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Sasha Blake – The Wish

Book Cover

Some dreams push it a little too far.

Publisher: Bantam Books (Random House)
Pages: 436
Type: Fiction
Age: Adult
ISBN: 978-0-553-81916-8
First Published: 19th August 2010
Date Reviewed: 11th August 2010
Rating: 3/5

From the look of the cover, Blake’s The Wish looks like the Chick-Lit of Chick-Lit, so I was very surprised when it was more about getting away from money and living a normal life.

Lulu loves Ben, the son and heir of an entrepreneur. Ben just wants to get away from it all and in knowing Lulu he has found that there is a better life to be had than the one he lives. Ariel, Ben’s sister, wants more attention from her parents for all the good work she does, indeed she wants what Sunshine has, only for more virtuous reasons. Frank has a brilliant business – and he doesn’t know it, but it’s all down to his wife. And Sofia, his wife, has, does, and will stop at nothing to be the very best. Because being the most revered person is the most important thing in the world. Which is what Bessie believes too, even if you have to do one of the most hideous things ever in order to achieve it.

There are three levels to the book. Level one: money, pure and simple. The casino owners have it and they want more of it. Level two: getting away from money. Money isn’t the greatest element of life and is a poor, nay empty, substitute for love, family, and happiness. Level three: money. The filthy rich may have other things in mind but those who stray are often already too caught up to leave it.

The plot is completely character-driven. Blake tells the story through the eyes (though in the third person) of most of each of the main, and some of the secondary, characters. She could have got away with limiting the number of people she used because to be honest some of the characters favoured, although important in their own way, are all to similar to one another, and because there are so many people they overlap in the stories too many times. A couple of the more interesting characters (read: of difference status and mind) are dropped altogether soon after their introduction and while their purpose may have been amply served the difference in them would have enlivened the story further.

One of the themes is family. Frank Arlington dotes on his daughter, but when she jumps ship and goes to work as a stripper for a rival company he lets her get on with it. The Arlingtons have money but Frank knows that there are more important things like that and that his daughter should wallow in what she’s done because he had treated her fairly. Ariel wants her father to give her a promotion and goes to the rival when he doesn’t. It’s a bitter period of familial estrangement that’s wholly needed in a place where money has slyly replaced relationships.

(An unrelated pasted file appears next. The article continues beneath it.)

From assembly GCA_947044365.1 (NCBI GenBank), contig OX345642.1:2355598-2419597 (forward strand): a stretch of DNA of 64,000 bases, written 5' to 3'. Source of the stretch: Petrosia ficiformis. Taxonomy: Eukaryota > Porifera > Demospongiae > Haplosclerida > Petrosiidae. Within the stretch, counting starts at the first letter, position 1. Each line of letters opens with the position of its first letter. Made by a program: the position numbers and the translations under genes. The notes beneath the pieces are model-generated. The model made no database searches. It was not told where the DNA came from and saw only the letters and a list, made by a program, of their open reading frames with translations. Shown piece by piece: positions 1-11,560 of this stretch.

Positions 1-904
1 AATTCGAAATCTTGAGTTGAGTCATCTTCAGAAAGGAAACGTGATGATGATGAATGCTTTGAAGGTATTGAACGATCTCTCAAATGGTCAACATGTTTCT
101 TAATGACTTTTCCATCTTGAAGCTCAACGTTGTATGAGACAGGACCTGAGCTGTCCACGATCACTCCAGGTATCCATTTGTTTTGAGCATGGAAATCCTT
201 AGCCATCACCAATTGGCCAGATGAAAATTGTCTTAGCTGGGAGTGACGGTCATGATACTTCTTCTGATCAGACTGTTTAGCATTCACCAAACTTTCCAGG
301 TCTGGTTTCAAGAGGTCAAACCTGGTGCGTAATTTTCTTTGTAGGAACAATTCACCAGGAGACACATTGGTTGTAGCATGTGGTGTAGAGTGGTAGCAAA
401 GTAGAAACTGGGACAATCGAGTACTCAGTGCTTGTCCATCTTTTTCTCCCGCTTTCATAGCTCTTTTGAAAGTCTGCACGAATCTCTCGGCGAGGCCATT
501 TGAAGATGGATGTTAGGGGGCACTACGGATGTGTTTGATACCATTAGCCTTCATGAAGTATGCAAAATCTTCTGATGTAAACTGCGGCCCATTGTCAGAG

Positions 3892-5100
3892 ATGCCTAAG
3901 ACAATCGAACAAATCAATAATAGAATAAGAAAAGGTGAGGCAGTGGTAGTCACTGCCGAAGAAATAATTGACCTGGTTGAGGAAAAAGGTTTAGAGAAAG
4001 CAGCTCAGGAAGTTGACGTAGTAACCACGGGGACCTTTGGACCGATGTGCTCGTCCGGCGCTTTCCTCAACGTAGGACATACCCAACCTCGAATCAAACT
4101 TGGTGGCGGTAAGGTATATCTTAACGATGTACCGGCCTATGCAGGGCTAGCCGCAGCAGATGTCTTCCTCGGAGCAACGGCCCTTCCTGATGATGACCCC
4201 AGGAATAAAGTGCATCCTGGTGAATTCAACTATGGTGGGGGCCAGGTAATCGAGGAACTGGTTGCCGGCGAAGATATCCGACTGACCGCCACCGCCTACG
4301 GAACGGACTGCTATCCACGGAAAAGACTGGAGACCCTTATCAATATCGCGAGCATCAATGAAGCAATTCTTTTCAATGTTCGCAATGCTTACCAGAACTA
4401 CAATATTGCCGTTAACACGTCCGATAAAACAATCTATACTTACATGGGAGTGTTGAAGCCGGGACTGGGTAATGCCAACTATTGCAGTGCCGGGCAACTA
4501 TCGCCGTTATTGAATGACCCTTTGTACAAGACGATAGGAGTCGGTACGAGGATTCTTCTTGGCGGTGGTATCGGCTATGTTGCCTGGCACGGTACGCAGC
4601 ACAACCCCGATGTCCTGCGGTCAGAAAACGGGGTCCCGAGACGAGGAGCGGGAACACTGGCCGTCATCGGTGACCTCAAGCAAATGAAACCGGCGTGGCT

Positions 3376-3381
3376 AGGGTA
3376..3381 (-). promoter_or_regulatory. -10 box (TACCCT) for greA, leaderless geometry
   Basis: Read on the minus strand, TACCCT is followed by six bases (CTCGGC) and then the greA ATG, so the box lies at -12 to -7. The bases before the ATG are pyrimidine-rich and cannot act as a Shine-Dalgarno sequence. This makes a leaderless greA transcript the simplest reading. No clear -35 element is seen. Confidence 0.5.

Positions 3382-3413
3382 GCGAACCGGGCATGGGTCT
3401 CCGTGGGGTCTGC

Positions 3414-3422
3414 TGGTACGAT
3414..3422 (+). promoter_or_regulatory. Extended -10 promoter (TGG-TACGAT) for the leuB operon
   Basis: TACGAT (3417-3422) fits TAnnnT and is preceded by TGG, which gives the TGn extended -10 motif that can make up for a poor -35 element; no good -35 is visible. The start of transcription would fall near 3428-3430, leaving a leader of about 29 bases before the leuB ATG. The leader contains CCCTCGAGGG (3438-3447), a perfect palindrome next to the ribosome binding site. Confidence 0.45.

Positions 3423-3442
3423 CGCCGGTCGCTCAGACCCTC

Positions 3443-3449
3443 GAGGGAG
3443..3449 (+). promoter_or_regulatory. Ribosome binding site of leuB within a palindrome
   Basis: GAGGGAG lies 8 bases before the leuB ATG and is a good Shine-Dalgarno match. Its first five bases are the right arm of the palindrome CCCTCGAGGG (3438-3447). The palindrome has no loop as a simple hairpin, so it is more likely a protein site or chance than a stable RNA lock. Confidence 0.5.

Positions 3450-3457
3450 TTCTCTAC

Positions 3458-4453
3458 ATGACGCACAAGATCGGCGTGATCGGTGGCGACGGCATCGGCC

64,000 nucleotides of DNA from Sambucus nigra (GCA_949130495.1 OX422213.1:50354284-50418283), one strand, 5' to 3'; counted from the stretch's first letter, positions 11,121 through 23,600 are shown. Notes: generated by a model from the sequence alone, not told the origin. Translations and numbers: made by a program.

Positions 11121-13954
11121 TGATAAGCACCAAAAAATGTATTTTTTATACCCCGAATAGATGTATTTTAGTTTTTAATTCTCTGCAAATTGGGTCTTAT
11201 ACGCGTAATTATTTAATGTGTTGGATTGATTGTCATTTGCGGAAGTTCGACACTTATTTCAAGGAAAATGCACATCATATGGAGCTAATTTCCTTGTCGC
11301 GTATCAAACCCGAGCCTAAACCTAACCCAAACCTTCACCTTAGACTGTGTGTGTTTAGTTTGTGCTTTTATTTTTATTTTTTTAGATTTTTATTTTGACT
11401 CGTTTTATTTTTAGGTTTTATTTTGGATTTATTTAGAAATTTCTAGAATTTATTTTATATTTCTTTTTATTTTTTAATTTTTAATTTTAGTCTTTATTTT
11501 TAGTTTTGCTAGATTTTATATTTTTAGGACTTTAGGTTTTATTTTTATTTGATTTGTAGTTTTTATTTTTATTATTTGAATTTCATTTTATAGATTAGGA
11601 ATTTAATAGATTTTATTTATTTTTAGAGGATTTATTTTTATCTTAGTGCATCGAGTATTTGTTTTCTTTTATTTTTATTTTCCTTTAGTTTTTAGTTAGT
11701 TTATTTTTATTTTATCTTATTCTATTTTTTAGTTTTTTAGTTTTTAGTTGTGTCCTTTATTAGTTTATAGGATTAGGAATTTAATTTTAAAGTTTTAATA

Relationships are more important to these people than they realise. The core of the story rests in the decisions Sofia made when desperate to gain status. She never wavers, yet the person directly involved in her decisions does. Bessie was perhaps worse than Sofia, but she realises her mistakes, even though it’s too late (this is something you learn early on and thus not a spoiler).

I am undecided as to whether the book’s cover is a stroke of genius or a hindrance. On picking the book up I expected money, diamonds, shallow and narrow-minded people and while the book has plenty of all of those thing I was most definitely not expecting to read anything about war.

Yes, war. War has quite a lot to answer for in the character of Sofia. You wonder if she would have been the same person had she not experienced what she had. Certainly she learned the value of family, but at the same time she possibly learned that some people were expendable.

The problem with The Wish is that it is predictable and not unique. It’s a story that’s been told hundreds of times ever since casinos opened. Fortunately, Blake’s discussion of relationships and inclusion of money-driven yet not money-focused characters keeps the book above the water. She knew that she could use her story to provide a lesson to her readers but knew that she was limited by this same story from going too far without changing the genre and plot completely. I say that within the confines she has done very well. It will be interesting to see how, if she so chooses, Blake will continue on this theme in the future.

I received this book for review from Transworld Publishing, Random House.

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August 14, 2010, 9:10 pm

I had thought about choosing this one for the Transworld challenge but decided it looked too ‘chick lit’ for me. It does sound good though, so maybe I would have enjoyed it after all. Great review!

Charlie: Yeah, my initial thoughts were the same. I do like Chick-Lit but the more glamorous ones make me think of celebrities so it’s great that this story goes beyond that and highlights important issues.

Thanks :) I’m glad it’s come across that I did enjoy it, when I read it back to myself I wasn’t sure how if it did.

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